So sweet: How added sugar is skewing US nutrition
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So sweet: How added sugar is skewing US nutrition
Grocery store end caps lined with cereals.
Any consumer who peruses a food product’s nutrition label before making their purchase decision is all too aware of how prevalent added sugars are—even in many household staple items, such as bread and cereal products. The Food and Drug Administration defines added sugars as “sugars that are added during the processing of foods (such as sucrose or dextrose), foods packaged as sweeteners (such as table sugar), sugars from syrups and honey, and sugars from concentrated fruit or vegetable juices.”
The Centers for Disease Control and Prevention recommends that Americans 2 years and older limit their consumption of added sugars to less than 10% of their total daily calories. That translates to 200 calories or less from added sugars for a diet of 2,000 calories per day. For children younger than 2, the recommendation is even stricter—no foods or drinks with added sugars at all.
Added sugars contribute to all manner of health concerns, chief among them obesity, which remains an urgent problem in the United States. About 32% of American adults and 15.5% of adolescents experience obesity, according to CDC data as of 2020. Adults who have obesity are at greater risk for a range of serious health problems, including heart disease, stroke, Type 2 diabetes, some cancers, and poor mental health. People with obesity also have a greater chance of developing severe COVID-19 symptoms.
To gauge the impact of added sugar on the national diet, GigaCalculator investigated how added sugar is skewing U.S. nutrition using data from the Department of Agriculture and various government and scientific sources.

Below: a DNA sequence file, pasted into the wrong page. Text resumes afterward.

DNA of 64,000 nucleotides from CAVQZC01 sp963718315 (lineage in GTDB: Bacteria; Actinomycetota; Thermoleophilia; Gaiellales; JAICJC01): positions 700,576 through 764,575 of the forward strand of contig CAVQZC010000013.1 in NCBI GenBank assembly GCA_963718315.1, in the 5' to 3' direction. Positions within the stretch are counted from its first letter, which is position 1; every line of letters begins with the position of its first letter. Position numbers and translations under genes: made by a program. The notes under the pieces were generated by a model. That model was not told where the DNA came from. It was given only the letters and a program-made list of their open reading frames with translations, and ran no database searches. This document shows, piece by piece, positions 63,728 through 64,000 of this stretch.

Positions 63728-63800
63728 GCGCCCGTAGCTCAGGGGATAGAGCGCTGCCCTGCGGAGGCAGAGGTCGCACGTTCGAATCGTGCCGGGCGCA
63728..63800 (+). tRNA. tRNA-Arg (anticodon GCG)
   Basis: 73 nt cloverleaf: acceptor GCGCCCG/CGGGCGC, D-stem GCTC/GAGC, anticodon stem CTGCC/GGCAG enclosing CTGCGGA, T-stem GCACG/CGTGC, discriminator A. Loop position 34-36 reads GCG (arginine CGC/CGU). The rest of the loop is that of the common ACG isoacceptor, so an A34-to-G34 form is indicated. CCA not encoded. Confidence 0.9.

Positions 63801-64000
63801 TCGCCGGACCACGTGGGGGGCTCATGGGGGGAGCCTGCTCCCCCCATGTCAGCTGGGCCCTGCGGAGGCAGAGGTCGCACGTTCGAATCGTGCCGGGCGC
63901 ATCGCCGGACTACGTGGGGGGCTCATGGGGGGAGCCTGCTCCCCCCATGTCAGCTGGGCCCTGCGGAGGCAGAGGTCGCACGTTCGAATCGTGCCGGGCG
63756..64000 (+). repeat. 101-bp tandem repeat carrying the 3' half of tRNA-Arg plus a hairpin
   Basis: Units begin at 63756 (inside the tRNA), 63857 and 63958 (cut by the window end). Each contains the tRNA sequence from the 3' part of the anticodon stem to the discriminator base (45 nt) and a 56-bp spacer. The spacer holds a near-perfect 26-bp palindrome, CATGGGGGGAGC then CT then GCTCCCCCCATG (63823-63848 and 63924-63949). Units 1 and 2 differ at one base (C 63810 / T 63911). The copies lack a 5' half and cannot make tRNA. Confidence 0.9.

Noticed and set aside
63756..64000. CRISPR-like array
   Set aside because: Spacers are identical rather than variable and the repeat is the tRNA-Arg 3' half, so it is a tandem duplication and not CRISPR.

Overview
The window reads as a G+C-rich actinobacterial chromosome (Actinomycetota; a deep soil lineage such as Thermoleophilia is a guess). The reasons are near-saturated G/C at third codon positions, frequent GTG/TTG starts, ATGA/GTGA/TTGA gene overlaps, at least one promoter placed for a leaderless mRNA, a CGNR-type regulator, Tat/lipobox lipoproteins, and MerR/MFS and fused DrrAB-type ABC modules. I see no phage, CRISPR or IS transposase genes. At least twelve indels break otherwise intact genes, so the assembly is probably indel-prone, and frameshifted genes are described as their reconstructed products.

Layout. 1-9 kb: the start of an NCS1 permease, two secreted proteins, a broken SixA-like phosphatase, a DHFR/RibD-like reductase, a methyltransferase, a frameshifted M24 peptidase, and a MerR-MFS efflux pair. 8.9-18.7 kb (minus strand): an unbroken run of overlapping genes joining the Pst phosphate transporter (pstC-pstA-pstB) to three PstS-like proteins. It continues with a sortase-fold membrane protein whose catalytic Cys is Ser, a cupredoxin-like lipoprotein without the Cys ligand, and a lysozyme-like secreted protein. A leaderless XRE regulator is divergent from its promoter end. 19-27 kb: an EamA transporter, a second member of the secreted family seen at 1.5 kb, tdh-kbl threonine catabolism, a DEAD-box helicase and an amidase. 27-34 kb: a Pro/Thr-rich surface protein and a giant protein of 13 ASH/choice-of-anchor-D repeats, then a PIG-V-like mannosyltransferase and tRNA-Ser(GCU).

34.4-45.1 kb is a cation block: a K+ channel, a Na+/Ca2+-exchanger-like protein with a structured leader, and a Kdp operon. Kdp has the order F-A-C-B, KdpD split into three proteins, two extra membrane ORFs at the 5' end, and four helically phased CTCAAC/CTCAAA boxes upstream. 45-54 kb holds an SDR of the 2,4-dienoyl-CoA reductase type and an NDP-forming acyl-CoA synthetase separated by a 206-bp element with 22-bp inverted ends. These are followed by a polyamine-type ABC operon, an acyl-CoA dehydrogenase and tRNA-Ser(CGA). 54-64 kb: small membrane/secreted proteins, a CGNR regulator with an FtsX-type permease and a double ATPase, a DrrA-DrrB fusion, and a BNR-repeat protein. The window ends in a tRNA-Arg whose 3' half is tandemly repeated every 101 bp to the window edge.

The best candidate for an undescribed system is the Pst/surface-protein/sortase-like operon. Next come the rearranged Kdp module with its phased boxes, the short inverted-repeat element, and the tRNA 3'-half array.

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How added sugars got their own line on nutrition labels
A nutrition label showing added sugars.
Added sugars were first listed on nutrition labels in 2020, though the change was announced in 2016 partly because of the nutrition campaigns spurred by former first lady Michelle Obama. The sugar industry has a strong lobbying arm, and the changes to the FDA’s requirements for nutrition labels were met with significant resistance, notably from the soda industry. One of the main reasons the label updates were given four years to go into effect was the tremendous cost associated with the new requirements; it will ultimately cost an estimated $2 billion to change all the product labels at all points of sale nationwide.
The FDA reasons that disclosing added sugars on the nutrition facts label of every product not only allows Americans to see how many grams there are in a portion of food and what percentage of total calories they constitute but also empowers them to use that information to make healthy food choices. An exception is made for single-ingredient sugars such as table sugars, maple syrup, and honey. Most Americans get their added sugars from beverages, desserts, and sweets.
While there is no daily recommendation for how much natural sugar—naturally present in milk, fruits, and vegetables—should be in a person’s diet, the Dietary Guidelines for Americans recommends that added sugars make up less than 50 grams of added sugars on a 2,000-calorie daily diet.
The amount of added sugars per capita in the US climbed steadily until 1999
Rows of soda bottles with red tops.
In the U.S., total caloric sweeteners available for consumption peaked at 153.6 pounds per capita in 1999. This was quite a jump from 1969’s 117.9 pounds per capita. During that period, the U.S. population increased by more than 76 million people, meaning sugar consumption, and thus the viability of the sugar and sweetener industry, grew much more robust.